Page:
Rhabdomyolysis precipitated by possible interaction of ticagrelor with high-dose atorvastatin

We have learned during top drugs that rhabdomyolysis is a serious side effect of Atorvastatin. Rhabdomyolysis is a breakdown of muscle tissue that causes protein and all intracellular contents to be released into the blood. In this review, the authors discuss a possible drug interaction that can increase the potential of developing rhabdomyolysis.

Ticagrelor is a blood thinning agent that can decrease the risk and prevent the occurrence of heart attack or stroke. Ticagrelor is usually combined with high dose statin therapy, usually atorvastatin 80mg, for secondary prevention of coronary artery disease. Ticagrelor is also metabolized by cytochrome P450 and is a weak CYP 3A inhibitor. Atorvastatin is mainly metabolized by CYP 3A4. Therefore, when dosed together the concentration of atorvastatin in the blood increasing drastically. The AUC of atorvastatin when used in combination with ticagrelor is nearly 50% higher.

Although a patient can develop rhabdomyolysis from atorvastatin alone, their potential risk of having rhabdomyolysis increases greatly. A way doctors are combating this drug interaction is by lowering the dose of atorvastatin to 40mg due to the concentration of the drug in the blood over a longer period of time.

As future pharmacists, I think it is important to be aware of drug interactions that might not be marked as “major”. Different age groups and patient populations metabolize drugs differently. When you add a regimen that increases concentration of a drug into an already poor metabolizer of a certain medication, drug interactions can become more high risk, and the potential for serious side effects will increase. I think it is important to always consider our patient first and match the medications to best fit them individually. As pharmacists, we need to aware of and looking out for any potentially harmful drug regimens for our patient.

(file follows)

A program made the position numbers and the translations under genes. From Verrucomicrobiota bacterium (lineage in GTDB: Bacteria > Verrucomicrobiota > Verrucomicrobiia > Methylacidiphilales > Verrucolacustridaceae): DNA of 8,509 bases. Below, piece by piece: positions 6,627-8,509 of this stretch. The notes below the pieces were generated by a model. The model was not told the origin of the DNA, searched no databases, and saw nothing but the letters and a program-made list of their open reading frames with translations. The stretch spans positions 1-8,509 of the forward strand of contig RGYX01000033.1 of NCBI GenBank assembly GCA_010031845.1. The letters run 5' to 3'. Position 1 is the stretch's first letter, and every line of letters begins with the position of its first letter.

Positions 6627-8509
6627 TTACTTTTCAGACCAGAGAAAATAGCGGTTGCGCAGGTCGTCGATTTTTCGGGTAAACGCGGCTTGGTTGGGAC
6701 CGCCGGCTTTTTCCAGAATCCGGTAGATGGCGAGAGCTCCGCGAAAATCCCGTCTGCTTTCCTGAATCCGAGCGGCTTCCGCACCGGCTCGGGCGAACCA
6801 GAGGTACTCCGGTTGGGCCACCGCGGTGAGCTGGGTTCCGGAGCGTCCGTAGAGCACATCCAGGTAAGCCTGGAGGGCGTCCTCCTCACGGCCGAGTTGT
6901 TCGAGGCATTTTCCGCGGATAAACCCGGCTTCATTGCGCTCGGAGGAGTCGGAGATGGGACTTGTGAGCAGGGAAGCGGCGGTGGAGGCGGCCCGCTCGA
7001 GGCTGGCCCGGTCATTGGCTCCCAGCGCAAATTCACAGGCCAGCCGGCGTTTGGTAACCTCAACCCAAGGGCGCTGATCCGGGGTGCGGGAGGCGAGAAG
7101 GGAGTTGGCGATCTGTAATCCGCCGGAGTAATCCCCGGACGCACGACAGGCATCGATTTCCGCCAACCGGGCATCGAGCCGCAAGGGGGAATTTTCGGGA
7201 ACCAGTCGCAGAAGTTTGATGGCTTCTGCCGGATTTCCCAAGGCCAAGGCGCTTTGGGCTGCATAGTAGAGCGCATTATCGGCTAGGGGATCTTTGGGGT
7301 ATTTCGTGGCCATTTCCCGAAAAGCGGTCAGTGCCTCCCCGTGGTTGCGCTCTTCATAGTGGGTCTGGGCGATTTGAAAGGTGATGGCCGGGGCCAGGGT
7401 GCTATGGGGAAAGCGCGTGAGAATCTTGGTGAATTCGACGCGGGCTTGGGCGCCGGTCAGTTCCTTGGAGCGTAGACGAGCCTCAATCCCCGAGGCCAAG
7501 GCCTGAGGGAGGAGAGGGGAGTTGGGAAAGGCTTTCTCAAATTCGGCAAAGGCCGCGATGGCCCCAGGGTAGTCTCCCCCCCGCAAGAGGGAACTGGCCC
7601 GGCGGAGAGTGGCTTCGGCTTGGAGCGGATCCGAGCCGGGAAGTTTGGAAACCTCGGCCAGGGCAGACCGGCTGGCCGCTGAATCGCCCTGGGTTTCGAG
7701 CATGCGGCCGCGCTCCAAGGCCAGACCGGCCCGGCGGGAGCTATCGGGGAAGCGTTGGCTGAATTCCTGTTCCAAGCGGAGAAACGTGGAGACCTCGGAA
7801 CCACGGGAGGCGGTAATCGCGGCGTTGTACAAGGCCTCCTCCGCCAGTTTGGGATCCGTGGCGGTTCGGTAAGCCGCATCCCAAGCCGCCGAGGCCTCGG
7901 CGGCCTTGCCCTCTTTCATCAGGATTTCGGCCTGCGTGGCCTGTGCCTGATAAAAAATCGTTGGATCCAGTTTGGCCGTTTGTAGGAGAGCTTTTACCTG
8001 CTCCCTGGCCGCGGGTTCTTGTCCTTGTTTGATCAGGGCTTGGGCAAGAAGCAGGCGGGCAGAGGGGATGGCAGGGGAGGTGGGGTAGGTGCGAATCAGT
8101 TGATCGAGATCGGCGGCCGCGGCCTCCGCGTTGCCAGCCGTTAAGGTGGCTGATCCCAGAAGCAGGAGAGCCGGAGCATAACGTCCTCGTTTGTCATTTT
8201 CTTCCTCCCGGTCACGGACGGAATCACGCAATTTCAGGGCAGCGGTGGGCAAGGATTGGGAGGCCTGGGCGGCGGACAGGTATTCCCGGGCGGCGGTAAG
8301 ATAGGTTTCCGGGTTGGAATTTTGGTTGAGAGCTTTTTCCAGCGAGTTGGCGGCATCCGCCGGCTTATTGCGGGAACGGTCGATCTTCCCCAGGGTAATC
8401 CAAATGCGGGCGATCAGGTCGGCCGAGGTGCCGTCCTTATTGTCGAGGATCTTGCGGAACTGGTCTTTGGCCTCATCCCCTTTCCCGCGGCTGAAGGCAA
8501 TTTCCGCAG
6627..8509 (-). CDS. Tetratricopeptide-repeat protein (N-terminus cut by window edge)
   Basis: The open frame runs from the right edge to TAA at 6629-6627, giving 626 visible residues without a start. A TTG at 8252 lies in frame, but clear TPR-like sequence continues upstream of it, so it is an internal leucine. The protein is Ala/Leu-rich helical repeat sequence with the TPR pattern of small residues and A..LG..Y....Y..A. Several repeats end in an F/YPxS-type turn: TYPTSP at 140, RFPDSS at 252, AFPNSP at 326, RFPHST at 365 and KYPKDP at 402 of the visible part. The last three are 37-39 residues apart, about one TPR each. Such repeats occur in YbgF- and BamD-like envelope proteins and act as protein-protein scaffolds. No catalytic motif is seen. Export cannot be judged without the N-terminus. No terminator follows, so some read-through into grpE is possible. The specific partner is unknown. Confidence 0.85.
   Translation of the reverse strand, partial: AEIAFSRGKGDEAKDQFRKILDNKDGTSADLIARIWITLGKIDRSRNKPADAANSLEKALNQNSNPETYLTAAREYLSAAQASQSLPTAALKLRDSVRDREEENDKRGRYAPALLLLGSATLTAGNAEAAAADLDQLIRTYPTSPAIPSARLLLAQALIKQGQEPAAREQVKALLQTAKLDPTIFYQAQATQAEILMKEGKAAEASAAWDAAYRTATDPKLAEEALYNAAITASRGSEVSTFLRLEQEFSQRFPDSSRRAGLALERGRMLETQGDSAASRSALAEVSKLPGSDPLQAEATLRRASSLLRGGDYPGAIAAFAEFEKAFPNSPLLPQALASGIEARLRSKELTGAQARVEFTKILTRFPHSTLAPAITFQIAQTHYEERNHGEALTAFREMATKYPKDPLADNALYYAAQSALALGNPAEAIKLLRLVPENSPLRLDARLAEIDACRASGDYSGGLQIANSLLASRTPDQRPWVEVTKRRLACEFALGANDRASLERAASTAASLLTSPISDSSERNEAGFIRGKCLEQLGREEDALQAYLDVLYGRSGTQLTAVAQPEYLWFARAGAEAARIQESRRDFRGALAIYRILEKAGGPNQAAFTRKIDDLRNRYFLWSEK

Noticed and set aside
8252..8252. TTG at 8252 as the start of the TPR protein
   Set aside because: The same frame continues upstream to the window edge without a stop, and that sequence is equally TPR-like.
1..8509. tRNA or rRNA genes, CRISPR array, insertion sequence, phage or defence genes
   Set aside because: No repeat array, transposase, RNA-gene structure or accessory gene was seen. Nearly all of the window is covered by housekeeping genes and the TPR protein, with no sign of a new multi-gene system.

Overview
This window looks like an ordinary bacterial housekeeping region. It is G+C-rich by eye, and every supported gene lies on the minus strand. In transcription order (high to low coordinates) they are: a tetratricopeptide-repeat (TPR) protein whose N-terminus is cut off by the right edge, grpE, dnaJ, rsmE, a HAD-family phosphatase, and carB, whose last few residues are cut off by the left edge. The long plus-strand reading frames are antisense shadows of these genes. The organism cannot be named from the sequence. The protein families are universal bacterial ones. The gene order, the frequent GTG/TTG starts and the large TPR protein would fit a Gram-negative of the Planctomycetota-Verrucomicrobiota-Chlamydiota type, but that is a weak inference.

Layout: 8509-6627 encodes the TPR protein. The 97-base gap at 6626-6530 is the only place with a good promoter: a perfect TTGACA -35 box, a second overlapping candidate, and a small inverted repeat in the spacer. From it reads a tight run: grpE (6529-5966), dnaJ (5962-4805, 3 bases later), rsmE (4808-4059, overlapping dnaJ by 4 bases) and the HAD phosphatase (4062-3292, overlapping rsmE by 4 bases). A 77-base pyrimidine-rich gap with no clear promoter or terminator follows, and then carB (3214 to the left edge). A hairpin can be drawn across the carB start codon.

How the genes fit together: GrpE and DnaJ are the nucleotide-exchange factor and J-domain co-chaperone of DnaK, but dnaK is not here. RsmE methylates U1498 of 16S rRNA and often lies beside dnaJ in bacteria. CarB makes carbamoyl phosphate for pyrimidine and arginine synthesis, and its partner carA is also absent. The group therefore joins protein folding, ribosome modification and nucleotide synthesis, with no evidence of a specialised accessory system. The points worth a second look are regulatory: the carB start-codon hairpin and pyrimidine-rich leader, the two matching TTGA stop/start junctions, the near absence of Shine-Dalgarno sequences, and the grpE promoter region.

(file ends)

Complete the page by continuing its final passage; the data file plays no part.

Link to article


Kido K, Wheeler M, Bailey A, Bain J. Rhabodomyolysis precipitated by possible interaction of ticagrelor with high-dose atorvastatin. JAPhA. 2015; 55.3:320-23

1 thought on “Rhabdomyolysis precipitated by possible interaction of ticagrelor with high-dose atorvastatin”

  1. I agree with you. Regardless of whether an interaction is listed as major, or minor, we need to consider the patient first and consider what about that patient would put them at a greater risk to develop these side effects. However, many community pharmacies are very very busy and have to pick and choose which interactions and increased risks are worth pulling the patient aside for. This is why MTM programs are so very important so that a pharmacist can take a deeper look at that person and their profile. This way, all risks and interactions can be assessed and explained to the patient so that they are aware and can make informed decisions regarding their medications.

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